Fantasy Football’s Week 2 Under-Exaggerations

Last week, there were a number of candidates for fantasy football’s biggest OVER-exaggerations following week one, including:

5. Marshawn Lynch is not an elite fantasy running back.
4. Colin Kaepernick is the best quarterback in fantasy football.
3. Calvin Johnson is not the best receiver in fantasy football.
2. Eric Decker has been replaced by Wes Welker and Julius Thomas.
1. Geno Smith is the next great dual-threat quarterback for fantasy football.

After week 2, each one of these fantasy over-exaggerations were proven in Week 2 to be just that, over-exaggerations. Marshawn Lynch had an amazing bounce-back performance against San Francisco posting three total touchdowns (two on the ground, one through the air) proving once and for all that the NFC Champion 49ers’ were human after all.

In that same game, one of the NFL’s most popular fantasy quarterbacks after Week 1—Colin Kaepernick—plummeted back to earth against the division-rival Seattle Seahawks posting a mere 127 passing yards with zero touchdowns. Even NY Jets rookie quarterback Geno Smith had a better game than Kaepernick in Week 2, and he was just short of awful against a thoroughly mediocre New England defense on Sunday. Fortunately, the hype train on Smith seems to have quickly derailed this year which may have saved a few foolish fantasy owners from making a trade or acquisition they would eventually regret.

Among the good news coming out of Week 2 was the re-emergence of Lions wide receiver Calvin Johnson as a superior fantasy option. Broncos’ receiver Eric Decker also made a big leap back into the world of fantasy relevance as well, putting some doubts to rest for his owners.

Well, that’s enough recapping for Week 1. Week 2’s list will take a slightly different approach to evaluating the fantasy football fodder. Instead of analyzing the OVER-exaggerations throughout the league, this list will take a look at the UNDER-exaggerations in the NFL.

5. The Kansas City Chiefs look just OK at 2-0: Many people throughout the league are shocked to see the Chiefs sitting at 2-0. After all, they owned the NFL’s worst record last season. However, the fact of the matter is, they had an abundance of talent on their roster last season. The only clear issue they had was at the quarterback position and without consistency at the league’s most important position, no team can have success.

Now that quarterback Alex Smith and head coach Andy Reid have joined forces in red and yellow, Kansas City is looking more and more like a legitimate playoff contender. Though they have the unfortunate luck of competing with Peyton Manning and the Denver Broncos for their division, the Chiefs could easily find themselves in the Wild Card hunt this year in the AFC as their defense also looks nasty.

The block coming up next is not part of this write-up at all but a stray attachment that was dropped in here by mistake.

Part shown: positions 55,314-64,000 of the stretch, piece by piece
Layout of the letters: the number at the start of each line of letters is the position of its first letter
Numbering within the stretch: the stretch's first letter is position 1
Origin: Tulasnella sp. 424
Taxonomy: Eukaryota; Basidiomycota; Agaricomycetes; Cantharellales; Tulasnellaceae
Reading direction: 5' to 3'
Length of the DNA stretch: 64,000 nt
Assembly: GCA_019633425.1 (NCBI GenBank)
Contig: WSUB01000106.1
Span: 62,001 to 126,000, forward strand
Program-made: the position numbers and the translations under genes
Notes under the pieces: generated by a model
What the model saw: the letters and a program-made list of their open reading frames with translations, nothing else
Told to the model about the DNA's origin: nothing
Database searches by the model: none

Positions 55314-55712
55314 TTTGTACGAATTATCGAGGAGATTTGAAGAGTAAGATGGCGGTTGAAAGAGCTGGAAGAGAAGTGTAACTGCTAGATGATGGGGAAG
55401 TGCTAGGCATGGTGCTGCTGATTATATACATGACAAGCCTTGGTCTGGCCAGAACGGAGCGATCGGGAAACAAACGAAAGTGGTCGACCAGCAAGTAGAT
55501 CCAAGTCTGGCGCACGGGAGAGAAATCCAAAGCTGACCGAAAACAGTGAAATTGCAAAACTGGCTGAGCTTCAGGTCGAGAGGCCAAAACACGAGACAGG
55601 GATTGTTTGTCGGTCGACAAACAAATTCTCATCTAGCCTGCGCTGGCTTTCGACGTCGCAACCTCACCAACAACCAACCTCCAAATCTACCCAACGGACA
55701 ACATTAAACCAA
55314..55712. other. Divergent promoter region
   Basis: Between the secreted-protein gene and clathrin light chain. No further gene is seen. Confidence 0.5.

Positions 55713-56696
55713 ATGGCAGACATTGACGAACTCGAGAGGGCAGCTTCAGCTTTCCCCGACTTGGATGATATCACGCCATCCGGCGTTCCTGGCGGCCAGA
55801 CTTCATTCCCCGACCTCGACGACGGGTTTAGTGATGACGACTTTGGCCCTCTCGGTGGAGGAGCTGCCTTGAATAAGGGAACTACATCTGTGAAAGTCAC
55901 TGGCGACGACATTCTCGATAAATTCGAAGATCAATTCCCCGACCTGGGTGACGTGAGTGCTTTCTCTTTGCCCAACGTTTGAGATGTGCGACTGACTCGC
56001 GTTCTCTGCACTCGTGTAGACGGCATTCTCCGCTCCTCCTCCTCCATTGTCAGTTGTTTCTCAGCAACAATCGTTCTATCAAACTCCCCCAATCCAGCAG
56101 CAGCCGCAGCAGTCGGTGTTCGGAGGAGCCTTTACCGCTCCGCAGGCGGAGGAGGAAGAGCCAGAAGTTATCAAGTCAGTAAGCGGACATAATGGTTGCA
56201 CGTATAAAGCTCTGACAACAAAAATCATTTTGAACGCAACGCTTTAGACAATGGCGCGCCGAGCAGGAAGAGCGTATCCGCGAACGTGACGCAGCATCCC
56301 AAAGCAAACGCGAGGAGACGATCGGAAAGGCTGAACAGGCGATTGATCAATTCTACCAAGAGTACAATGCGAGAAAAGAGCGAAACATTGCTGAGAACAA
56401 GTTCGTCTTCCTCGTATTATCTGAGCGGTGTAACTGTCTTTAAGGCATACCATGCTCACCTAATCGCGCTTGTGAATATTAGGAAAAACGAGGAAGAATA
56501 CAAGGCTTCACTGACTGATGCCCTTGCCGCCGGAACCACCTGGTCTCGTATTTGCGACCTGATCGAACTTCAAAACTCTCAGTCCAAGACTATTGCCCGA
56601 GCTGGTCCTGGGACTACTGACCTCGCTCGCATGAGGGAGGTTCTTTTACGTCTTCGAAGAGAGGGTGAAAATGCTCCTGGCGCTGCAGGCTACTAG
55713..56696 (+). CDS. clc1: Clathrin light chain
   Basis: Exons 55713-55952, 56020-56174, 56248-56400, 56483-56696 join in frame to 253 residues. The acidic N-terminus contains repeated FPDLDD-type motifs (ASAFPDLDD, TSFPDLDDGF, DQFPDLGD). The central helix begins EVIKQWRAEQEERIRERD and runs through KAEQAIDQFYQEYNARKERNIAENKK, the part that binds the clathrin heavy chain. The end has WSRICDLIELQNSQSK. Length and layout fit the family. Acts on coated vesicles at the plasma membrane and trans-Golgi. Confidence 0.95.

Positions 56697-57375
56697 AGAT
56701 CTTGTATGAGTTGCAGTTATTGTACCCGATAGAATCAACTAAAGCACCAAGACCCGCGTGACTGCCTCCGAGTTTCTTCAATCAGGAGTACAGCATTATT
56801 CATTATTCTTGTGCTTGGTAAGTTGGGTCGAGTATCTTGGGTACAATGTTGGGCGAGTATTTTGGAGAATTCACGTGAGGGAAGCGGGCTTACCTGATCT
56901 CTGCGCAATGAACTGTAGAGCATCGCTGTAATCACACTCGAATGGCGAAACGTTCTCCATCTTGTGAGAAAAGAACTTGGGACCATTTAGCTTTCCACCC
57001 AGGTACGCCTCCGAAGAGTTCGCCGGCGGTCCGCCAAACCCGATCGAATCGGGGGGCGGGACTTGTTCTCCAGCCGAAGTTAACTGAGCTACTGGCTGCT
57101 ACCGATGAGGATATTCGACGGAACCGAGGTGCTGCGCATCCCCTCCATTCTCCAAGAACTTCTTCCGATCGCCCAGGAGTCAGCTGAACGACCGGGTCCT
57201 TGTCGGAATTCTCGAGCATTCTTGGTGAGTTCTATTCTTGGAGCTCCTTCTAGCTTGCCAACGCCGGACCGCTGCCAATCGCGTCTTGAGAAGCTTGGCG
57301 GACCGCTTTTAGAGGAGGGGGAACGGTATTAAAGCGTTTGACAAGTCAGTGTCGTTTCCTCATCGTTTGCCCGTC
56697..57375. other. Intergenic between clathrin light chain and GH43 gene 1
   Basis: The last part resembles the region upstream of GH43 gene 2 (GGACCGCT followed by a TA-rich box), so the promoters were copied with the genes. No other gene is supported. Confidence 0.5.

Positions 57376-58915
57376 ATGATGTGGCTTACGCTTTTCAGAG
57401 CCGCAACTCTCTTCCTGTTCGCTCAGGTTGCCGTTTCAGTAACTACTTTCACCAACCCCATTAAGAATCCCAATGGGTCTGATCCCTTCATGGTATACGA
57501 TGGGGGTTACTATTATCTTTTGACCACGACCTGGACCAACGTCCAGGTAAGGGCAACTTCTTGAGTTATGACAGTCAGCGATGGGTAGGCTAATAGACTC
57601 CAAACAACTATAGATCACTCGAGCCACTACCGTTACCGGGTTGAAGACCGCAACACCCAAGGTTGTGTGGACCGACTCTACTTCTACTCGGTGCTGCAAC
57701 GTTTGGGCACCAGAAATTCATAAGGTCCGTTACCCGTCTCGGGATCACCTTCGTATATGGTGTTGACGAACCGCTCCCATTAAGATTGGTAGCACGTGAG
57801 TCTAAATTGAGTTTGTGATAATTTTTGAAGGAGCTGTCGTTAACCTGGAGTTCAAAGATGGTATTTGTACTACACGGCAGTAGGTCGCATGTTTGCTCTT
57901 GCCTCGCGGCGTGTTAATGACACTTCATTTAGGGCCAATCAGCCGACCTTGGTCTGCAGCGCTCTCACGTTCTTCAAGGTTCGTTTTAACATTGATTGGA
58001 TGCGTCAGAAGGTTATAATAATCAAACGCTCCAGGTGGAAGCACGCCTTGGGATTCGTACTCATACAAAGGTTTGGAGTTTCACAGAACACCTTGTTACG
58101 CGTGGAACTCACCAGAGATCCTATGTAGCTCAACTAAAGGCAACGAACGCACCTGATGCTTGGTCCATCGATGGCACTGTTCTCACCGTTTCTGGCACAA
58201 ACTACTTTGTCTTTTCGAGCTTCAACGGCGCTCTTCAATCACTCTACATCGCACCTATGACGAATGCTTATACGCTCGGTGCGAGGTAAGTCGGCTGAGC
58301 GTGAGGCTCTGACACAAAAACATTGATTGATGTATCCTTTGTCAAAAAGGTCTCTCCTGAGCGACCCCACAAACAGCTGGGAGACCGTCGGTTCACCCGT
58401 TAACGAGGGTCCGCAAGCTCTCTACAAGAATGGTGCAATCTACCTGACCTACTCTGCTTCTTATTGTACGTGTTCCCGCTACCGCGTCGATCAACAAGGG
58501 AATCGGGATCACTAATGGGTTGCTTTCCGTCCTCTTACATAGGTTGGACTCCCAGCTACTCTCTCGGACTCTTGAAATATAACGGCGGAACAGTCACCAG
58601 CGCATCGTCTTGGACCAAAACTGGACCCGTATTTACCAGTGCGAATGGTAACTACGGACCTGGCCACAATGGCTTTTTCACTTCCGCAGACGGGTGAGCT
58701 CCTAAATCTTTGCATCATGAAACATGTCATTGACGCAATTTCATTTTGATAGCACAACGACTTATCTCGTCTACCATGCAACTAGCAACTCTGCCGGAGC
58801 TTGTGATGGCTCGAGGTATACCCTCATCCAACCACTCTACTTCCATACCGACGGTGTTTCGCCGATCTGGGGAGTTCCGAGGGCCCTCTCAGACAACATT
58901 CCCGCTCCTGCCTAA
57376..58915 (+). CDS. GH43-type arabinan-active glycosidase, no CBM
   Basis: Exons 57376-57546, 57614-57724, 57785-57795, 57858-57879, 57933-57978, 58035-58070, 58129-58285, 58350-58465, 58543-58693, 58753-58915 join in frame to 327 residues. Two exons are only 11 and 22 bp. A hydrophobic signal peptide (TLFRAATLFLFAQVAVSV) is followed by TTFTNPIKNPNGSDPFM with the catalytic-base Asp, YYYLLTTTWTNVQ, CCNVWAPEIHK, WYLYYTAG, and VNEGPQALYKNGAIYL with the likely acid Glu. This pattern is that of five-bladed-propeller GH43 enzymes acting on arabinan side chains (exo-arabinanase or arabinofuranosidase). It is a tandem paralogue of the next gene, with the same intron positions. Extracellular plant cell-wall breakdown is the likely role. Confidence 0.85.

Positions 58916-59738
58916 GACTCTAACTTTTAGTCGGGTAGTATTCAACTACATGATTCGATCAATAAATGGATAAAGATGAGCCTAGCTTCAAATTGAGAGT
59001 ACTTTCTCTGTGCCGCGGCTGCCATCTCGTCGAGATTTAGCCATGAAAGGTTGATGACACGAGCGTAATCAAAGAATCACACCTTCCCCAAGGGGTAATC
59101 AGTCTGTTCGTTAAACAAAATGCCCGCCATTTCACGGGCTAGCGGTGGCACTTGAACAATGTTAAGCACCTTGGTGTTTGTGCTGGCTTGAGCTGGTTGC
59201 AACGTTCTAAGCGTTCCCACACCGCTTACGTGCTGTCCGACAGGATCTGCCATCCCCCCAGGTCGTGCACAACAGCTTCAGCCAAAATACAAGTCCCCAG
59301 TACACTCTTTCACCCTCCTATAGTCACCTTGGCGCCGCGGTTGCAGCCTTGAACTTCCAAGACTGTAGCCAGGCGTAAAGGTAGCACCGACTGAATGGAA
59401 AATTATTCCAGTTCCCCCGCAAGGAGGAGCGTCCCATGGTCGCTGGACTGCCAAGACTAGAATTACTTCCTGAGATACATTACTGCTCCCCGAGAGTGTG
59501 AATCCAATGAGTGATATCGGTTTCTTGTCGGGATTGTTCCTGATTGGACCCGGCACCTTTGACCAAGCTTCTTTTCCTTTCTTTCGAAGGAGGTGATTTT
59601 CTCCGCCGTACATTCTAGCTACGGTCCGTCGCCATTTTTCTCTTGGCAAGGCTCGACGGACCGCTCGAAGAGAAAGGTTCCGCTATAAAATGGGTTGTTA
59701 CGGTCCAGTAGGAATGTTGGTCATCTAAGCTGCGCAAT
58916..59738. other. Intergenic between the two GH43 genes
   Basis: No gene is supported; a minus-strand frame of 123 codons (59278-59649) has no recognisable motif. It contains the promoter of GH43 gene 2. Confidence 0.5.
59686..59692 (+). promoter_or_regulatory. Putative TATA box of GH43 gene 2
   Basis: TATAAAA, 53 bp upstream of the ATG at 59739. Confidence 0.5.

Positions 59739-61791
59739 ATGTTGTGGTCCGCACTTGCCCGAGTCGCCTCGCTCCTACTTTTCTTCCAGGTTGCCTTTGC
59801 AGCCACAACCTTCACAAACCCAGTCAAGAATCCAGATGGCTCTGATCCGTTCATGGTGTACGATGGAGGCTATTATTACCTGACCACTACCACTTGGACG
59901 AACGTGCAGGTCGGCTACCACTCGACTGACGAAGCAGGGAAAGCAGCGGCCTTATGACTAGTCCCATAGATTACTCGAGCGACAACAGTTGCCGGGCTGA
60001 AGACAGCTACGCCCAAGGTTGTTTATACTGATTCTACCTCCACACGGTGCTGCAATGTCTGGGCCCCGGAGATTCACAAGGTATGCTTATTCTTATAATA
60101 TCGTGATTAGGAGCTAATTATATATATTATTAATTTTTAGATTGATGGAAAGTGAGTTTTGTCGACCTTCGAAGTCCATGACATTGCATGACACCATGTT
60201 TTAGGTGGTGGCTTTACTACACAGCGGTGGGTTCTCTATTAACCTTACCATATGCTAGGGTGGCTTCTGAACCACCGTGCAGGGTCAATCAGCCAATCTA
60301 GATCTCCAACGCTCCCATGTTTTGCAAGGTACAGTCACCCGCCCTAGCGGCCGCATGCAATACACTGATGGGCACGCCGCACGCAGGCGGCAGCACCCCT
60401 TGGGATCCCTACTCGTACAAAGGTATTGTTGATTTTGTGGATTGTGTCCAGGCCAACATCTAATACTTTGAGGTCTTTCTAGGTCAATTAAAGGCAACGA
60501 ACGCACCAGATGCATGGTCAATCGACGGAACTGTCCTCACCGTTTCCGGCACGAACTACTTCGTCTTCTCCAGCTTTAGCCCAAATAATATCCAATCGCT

UPDATE: Unfortunately, this article will not be posted until Friday. Since the Chiefs played Thursday night against the Eagles, it is only fitting to update this particular post. While Kansas City’s offense was less than imposing against Philadelphia, they were led slow and steady by the running of Jamaal Charles and the game-managing skills of quarterback Alex Smith. Perhaps most surprisingly, the Chiefs defense easily disposed of one of the NFL’s most feared offenses as well. This team looks legit.

4. Phillip Rivers looks like a decent quarterback so far: It seems like an eternity ago when Eli Manning weaseled his way out of going to San Diego as the No. 1 overall draft pick, leaving the Chargers with Phillip Rivers as their apparent consolation prize. Looking back, it’s hard to tell who got the better of that deal in all honesty. Of course, Eli Manning has won two Super Bowl’s with the Giants, but it’s hard to say Phillip Rivers wouldn’t have done the same with that supporting cast. Unfortunately we will never know.

What we do know, however, is that Phillip Rivers suddenly looks like the guy he was five years ago. He has seemingly been rejuvenated by the arrival of head coach Mike McCoy and he now has more healthy receiving options than he has seen since the departure of Vincent Jackson. Eli may be the better quarterback in reality, but Rivers looks like the better fantasy option this season and may even work his way back into the discussion as a fantasy starter week to week once again.
3. Jim Harbaugh complains on occasion: The San Francisco 49ers’ head coach Jim Harbaugh has made a habit of using the media to his advantage. He made headlines prior to the regular season opener for entering into a war-of-words with Green Bay Packers All-Pro outside linebacker Clay Matthews.

Apparently, ever since Harbaugh anointed Colin Kaepernick the starting quarterback for San Francisco, it has been no secret throughout the league that the 49ers’ would run some form of the quarterback read-option, a college-based offensive philosophy which re-took the NFL by storm last season. Kaepernick is easily one of the more dynamic running quarterbacks the league has ever seen and his talents were certainly on display last year when he nearly led his team to a Super Bowl victory.

With all of its success, it should come as no surprise that teams have been scheming all offseason for a way to counter the read-option on defense. Clay Matthews offered up his game plan when he mentioned to the media that the Packers would hit Kaepernick “early and often” in their game in an attempt to make him think twice about running.